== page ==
U.S. Equestrian rolled out a number of rule changes for 2018 (effective Dec. 1, 2017), one of which caused some raised eyebrows among the show jumping community.
The Amateur Owner division, which is reserved for amateur jumper riders owning their horses (i.e., not riding their trainer’s horse, for instance), will continue to exist. However, an Amateur Jumper class and Horse of the Year category has been added, allowing amateurs to compete on horses they don’t own.
The USHJA press release reads as follows: “Amateur Jumper (Not Owner): These rule changes allow Amateurs, regardless of whether they own the horse they are riding, to compete at a nationally recognized high level, including the following fence heights: 1.20/1.25, 1.30/1.35, 1.40/1.45. These also create a HOTY category for Amateur Jumpers.”
We talked to several members of the show jumping community to better understand the controversy and to see where they stand on the new rule.
Why is this controversial?
Sydney Shulman (Professional): “It gives the amateurs an out if they haven’t been obeying the rules fully. If they lease a horse for a dollar or buy a horse for a dollar and show it in the Amateur Owner divisions, it gives them an out and a separate class where they can fairly show a horse or sales horse for a trainer and not be under the stress, or problems, of being in the Amateur Owner division. For the true amateurs that own their horses, they’ll be happier because then they can truly show in the division against the other riders that own their horses.
I think that there was a lot of controversy within the amateurs, when they own their horses and they’re a little bit more intune to it, and watching people show horses that their trainers owned. So they do the amateur division because it’s easier to have sales horses have good results in there, than having a professional showing it.”
Ali Sweetnam (Professional): “The riders that have been doing the amateur owners [division] are mad because they don’t want to have other people getting the same divisions and the same perks that they’ve got because they followed the rules for so long. I feel like it’s a good thing because the amateur owners, it’s going to open it up to not just the elite that can afford to buy their own horses. There are people who lease horses in every other division, why not for this one?”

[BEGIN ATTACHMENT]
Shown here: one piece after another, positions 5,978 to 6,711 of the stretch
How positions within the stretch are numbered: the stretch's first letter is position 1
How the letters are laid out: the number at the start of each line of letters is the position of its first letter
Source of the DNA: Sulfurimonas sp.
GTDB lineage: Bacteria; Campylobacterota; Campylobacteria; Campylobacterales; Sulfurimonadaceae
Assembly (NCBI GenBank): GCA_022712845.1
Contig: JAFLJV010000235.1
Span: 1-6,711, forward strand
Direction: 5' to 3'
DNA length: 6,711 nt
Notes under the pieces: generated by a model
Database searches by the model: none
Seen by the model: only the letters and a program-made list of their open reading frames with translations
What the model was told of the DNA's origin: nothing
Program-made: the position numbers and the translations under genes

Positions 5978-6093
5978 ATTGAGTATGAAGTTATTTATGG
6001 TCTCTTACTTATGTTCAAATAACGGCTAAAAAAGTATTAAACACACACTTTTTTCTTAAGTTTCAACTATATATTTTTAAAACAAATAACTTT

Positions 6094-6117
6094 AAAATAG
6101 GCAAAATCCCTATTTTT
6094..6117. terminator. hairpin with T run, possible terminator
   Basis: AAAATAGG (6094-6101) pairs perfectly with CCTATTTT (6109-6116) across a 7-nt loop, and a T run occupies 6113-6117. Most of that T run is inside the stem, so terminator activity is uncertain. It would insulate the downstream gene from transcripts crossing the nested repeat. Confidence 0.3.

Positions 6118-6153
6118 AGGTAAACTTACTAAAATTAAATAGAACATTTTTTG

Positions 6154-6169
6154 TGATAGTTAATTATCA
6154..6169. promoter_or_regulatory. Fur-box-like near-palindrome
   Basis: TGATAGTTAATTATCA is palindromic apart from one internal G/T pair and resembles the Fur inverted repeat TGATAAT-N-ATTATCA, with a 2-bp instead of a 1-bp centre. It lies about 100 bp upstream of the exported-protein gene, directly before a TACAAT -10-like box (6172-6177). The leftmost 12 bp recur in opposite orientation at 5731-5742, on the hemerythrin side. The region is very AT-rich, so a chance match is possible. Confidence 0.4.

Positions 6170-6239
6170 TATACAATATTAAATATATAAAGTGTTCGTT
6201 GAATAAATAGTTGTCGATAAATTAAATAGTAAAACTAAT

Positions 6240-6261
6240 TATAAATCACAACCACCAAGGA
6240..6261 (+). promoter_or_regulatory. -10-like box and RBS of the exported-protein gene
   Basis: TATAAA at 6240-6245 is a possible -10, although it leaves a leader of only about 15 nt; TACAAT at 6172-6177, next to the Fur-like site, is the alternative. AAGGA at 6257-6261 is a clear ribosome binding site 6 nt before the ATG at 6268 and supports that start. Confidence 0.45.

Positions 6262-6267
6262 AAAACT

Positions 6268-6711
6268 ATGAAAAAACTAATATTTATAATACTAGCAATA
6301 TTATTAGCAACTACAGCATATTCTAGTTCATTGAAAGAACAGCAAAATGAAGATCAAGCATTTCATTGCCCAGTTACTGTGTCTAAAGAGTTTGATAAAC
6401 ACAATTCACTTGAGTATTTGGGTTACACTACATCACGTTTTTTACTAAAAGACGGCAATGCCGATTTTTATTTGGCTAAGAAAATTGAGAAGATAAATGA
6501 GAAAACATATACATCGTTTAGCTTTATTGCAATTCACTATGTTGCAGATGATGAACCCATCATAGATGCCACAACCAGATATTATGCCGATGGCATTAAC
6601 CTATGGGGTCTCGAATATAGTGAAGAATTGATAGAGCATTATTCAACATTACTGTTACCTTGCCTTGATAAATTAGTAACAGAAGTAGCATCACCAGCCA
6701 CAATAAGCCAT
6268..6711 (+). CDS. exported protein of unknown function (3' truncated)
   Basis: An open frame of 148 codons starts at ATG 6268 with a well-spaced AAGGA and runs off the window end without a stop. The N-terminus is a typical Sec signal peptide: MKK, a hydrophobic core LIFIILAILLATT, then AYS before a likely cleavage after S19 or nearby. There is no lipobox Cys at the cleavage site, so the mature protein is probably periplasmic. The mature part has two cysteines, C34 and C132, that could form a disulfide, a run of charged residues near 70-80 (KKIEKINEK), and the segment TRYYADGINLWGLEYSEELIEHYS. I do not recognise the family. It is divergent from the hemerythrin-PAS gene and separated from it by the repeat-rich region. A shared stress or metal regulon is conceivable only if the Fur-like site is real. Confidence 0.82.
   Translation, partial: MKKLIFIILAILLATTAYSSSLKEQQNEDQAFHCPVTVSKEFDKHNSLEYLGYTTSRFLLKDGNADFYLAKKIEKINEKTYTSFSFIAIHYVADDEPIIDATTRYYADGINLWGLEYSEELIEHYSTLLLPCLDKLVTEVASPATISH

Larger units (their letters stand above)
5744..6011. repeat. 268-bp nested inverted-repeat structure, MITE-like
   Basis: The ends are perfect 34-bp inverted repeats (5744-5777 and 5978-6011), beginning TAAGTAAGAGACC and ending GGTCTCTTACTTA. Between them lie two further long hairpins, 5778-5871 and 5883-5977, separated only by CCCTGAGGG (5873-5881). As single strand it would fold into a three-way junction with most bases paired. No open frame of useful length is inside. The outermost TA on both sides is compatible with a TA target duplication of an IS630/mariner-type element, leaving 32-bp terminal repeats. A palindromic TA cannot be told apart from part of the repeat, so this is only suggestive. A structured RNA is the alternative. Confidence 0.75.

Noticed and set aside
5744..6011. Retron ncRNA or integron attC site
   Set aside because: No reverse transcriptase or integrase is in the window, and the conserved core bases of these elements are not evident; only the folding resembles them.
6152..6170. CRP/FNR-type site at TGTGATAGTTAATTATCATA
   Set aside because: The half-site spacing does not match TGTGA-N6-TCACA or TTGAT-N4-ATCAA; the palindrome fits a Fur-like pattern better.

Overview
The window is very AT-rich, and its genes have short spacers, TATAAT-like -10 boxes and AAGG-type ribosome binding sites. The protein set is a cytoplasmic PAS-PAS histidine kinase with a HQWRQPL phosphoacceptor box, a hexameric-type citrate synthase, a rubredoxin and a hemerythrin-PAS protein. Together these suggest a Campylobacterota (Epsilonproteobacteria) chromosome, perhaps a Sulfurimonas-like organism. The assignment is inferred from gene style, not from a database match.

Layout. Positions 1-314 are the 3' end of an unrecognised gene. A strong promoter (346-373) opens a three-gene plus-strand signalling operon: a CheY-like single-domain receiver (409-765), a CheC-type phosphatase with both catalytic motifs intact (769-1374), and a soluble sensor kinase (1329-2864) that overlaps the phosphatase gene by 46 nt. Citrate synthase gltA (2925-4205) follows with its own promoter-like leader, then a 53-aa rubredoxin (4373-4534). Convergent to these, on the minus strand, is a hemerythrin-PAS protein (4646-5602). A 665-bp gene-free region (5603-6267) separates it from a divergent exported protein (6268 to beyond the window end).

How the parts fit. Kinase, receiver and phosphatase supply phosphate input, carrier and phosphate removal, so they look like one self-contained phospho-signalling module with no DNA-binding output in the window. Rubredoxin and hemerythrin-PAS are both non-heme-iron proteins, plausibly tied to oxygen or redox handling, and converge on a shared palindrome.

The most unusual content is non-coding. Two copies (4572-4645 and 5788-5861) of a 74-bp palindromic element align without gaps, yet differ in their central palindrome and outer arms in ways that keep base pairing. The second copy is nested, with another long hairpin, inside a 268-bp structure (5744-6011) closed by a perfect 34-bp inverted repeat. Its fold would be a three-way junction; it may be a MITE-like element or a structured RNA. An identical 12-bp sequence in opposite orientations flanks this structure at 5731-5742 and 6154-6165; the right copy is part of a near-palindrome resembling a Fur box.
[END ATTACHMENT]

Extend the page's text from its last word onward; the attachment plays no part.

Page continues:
Andrew Welles (Professional): “I understand people who say it might allow more professional-like amateurs to compete in those divisions, but by the same token those riders aren’t competing in the Amateur-Owner divisions anyway. I think it’s a real win across the industry. All the amateurs win from it. Amateurs that want to compete in classes where they’re only competing against other amateur owners are still able to do that. And amateurs that might not have the ability to own their own horse now have the opportunity to compete in a division that suits them. I think everybody in the industry wins from it.”
Is there a downside?
Ali Sweetnam (Professional): “I’ll have to see how it’s going to go, to be totally honest. I don’t know how they are going to fit time in the schedule to do all of that. And are they going to allow them to count for indoors? Is there going to be time for that also for indoor divisions? Are they going to end up merging the two divisions if they have popularity later on? It’s going to be a big learning curve but I don’t think it’s the worst idea.”
For or against?
Alise Oken (Amateur): “The benefits are great for someone like me. I can show other people’s horses without having to compete in the open divisions against professionals. There will be less people in the high classic division, it will be more spread out. I think this is going to benefit everyone.”
Andrew Welles (Professional): “I personally think that it’s long overdue. Amateurs have had a really unique division because it’s Amateur-Owner. And the way that the industry is right now, there are a lot of amateurs that don’t ride professionally, who ride at the amateur level for the right reasons that don’t necessarily have the capacity to own their own horse. Dating back to when the Amateur-Owner division was established, the idea was to keep professionals out of the amateur ring by saying that if an amateur wanted to compete that they needed to own their own horse. But nowadays with how expensive horses are, and also for the diversity needed in order to put a string [of horses] together to make it worthwhile to come and compete for a weekend. I don’t think that it’s realistic to expect every amateur that wants to compete to own their own horse.
The second thing is there are a lot of amateurs that lease horses. I personally don’t see a real difference between an amateur that wants to pay money to lease a horse and an amateur that owns their own horse. They’re paying the same amount of expenses, they’re paying the same amount for most everything that they do. They’re paying for the right to use that horse for a given amount of time. There were a lot of people that were skirting around the rules, creating false bills of sale to try to “own” a horse that they were leasing for a short time period. It was time for the USHJA to get more realistic with where the industry is actually at.”